Auto analyst John Voelcker discusses the electric vehicle market in the U.S. on NPR. Ominous clouds belie the excellent sales figures for last year, and policies pushed by Trump only ensure that motor vehicles will continue to gulp more gasoline.
U.S. sales of plug-in electric vehicles, including those with internal combustion engines, increased by 81 percent in 2018 over 2017. But if you remove the best-selling Tesla Model 3 from the mix, the increase drops to 11 percent.
While Trump wants to end the EV credit program, in part to punish GM for closing unprofitable car manufacturing plants, Norway is scaling back the generous perks that have enabled EV sales to comprise almost half on new auto sales.
Assemblymembers Phil Ting and Ash Kalra have reintroduced the Clean Cars 2040 Act with the goal of banning the sale of passenger vehicles powered by internal combustion engines by 2040, with the California Air Resources Board playing a lead role.
According to a new report by the California Air Resources Board, even if electric vehicle sales were to increase tenfold, it would not reduce emissions from transportation enough to meet a 2030 climate goal. A major reduction in driving is needed.
The new IPCC report calls for decarbonization of transportation. While many cities are attempting to do their part, two recent federal developments in trade policy and tax legislation threaten to will make progress more difficult.
On the second day of the Global Climate Action Summit, co-host Gov. Jerry Brown signed 16 bills onboard a new plug-in hybrid electric ferry in San Francisco Bay to spur sales of zero-emission vehicles and reduce greenhouse gas emissions.
It's a classic paradox, observes David R. Baker for the San Francisco Chronicle: bigger, thirstier vehicles sell better than smaller, more efficient ones, while the market for battery-powered vehicles, especially Teslas, also increases.
A controversial new sales tax on motor vehicles in a state with no sales taxes survived a court challenge. As a result, Oregon consumers will have another reason to consider purchasing or leasing an electric vehicle: receiving up to a $5,000 rebate.
Two new reports on the outlook of electric vehicles paint a bright future for the new technology. No country is more critical than China, where policies will force global auto companies to invest in clean technology if they want to have a future.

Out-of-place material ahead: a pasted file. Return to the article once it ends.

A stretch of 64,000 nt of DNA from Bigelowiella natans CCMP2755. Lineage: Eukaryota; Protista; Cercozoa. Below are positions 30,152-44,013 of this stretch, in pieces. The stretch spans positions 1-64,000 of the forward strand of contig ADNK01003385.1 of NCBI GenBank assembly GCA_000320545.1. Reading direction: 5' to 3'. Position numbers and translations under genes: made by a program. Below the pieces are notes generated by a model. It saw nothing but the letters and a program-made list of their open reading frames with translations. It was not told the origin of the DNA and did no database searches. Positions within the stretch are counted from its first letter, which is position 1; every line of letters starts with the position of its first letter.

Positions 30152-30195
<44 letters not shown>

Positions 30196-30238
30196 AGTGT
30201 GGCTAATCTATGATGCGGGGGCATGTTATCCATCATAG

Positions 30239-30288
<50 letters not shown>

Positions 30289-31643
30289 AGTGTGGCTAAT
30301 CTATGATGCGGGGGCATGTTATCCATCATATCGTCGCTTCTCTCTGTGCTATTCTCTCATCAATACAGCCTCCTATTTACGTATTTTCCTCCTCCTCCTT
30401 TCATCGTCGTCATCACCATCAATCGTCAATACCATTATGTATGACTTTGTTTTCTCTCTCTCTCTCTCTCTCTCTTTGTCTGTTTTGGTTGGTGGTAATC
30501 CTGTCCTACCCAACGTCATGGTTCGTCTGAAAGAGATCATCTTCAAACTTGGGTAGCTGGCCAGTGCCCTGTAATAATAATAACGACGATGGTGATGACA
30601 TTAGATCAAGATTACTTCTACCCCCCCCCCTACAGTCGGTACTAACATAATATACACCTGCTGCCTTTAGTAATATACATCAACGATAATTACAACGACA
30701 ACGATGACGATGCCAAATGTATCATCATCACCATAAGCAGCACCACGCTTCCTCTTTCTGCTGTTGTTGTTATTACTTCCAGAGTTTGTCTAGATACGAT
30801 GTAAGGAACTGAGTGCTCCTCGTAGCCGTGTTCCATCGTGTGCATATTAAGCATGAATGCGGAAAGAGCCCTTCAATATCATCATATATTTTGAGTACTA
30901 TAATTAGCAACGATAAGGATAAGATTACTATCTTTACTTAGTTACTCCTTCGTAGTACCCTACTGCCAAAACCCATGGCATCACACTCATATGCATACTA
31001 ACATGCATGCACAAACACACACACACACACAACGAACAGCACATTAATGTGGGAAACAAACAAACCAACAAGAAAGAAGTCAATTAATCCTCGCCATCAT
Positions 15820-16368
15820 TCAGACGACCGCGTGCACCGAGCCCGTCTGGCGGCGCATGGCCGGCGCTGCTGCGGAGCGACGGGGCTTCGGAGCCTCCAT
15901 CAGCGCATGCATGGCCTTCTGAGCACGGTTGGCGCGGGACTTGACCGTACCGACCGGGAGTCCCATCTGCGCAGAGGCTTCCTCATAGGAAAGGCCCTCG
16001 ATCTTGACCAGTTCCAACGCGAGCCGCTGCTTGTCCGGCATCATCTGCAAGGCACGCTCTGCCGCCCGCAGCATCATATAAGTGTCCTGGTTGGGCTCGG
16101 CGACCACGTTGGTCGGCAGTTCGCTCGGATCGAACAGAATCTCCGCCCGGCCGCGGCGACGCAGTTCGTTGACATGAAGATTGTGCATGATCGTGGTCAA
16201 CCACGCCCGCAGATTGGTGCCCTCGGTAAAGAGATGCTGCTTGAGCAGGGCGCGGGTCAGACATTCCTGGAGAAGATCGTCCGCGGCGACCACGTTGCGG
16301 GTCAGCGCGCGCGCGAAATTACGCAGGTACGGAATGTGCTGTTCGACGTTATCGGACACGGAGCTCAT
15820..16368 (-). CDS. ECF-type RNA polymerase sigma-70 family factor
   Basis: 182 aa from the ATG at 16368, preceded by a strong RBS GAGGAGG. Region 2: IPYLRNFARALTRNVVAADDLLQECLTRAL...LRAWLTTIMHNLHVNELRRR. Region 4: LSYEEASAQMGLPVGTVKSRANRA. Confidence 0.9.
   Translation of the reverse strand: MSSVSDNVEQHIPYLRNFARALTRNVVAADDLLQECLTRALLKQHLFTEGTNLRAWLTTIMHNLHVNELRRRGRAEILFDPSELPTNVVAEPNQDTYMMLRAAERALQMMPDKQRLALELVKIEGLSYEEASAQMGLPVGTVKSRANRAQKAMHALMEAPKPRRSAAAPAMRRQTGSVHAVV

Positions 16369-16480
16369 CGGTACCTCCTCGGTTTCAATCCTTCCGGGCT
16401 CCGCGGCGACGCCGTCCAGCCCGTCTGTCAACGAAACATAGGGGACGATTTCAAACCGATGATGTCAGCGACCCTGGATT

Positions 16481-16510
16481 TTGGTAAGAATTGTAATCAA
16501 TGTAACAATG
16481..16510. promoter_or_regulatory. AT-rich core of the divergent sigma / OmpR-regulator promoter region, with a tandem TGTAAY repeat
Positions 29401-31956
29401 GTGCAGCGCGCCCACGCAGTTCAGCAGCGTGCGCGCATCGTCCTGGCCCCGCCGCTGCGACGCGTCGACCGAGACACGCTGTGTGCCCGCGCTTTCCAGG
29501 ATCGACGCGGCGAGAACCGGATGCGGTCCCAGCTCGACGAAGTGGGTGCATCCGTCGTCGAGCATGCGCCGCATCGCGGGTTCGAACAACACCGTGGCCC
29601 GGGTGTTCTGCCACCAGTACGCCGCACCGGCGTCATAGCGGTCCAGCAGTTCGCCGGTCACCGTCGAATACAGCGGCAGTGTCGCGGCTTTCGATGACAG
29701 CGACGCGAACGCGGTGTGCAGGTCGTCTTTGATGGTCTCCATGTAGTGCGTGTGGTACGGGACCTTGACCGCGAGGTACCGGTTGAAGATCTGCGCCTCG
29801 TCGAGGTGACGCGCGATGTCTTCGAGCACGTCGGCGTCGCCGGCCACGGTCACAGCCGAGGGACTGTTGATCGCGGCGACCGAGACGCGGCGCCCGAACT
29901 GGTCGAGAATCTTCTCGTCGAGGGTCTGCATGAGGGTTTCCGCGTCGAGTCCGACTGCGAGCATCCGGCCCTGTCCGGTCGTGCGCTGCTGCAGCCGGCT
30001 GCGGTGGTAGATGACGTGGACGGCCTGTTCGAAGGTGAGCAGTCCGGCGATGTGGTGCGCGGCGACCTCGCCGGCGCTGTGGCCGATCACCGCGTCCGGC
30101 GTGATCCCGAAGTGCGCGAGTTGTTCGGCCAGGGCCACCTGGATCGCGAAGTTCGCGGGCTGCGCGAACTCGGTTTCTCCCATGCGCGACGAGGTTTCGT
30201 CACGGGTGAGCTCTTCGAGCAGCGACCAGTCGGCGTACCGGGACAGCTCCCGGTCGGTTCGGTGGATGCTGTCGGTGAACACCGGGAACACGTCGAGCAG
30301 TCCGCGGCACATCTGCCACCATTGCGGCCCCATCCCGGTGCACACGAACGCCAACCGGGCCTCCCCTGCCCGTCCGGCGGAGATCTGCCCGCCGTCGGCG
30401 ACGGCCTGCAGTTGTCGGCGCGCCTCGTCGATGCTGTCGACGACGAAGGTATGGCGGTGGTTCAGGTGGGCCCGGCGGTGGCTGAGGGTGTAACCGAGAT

Both are problems, but globally, sports utility vehicles sales are proliferating far faster than cars, be they electric or petrol-powered, posing a major challenge for governments committed to reducing greenhouse gas emissions.
Policymakers, auto manufacturers, and especially advocates are very engaged in transitioning from fossil fuel-powered vehicles to electric vehicles. The problem is that interest isn't shared by the general public, according to research by UC Davis.
By 2030, the world's consumption of oil will drop due to increasing electric vehicle sales, according to a report by Bank of America. Other researchers disagree on the timeframe. The report is useful for highlighting the term, "peak oil demand."
The Los Angeles Times editorialized in support of legislation that is expected to be introduced next year to ban sales of internal combustion engine passenger vehicles, though they didn't suggest a date when the ban should become effective.
The House GOP tax plan, which Trump wanted to name the "Cut, Cut, Cut" bill, was intended to cut taxes, but it's also cutting credits, like the federal $7,500 electric vehicle tax credit. How much would its elimination affect EV sales?
Gov. Jerry Brown signed 12 bills on Oct. 10 to facilitate the transition from oil-powered light and heavy duty vehicles to electric power in California, and thus meet his goal of putting 1.5 million zero-emission vehicles on the road by 2025.
On the final day of the legislative session, the California Legislature approved a budget bill that directs $1.5 billion in carbon auction revenues. A prior post described a bill that would have quadrupled state EV rebates: but it died.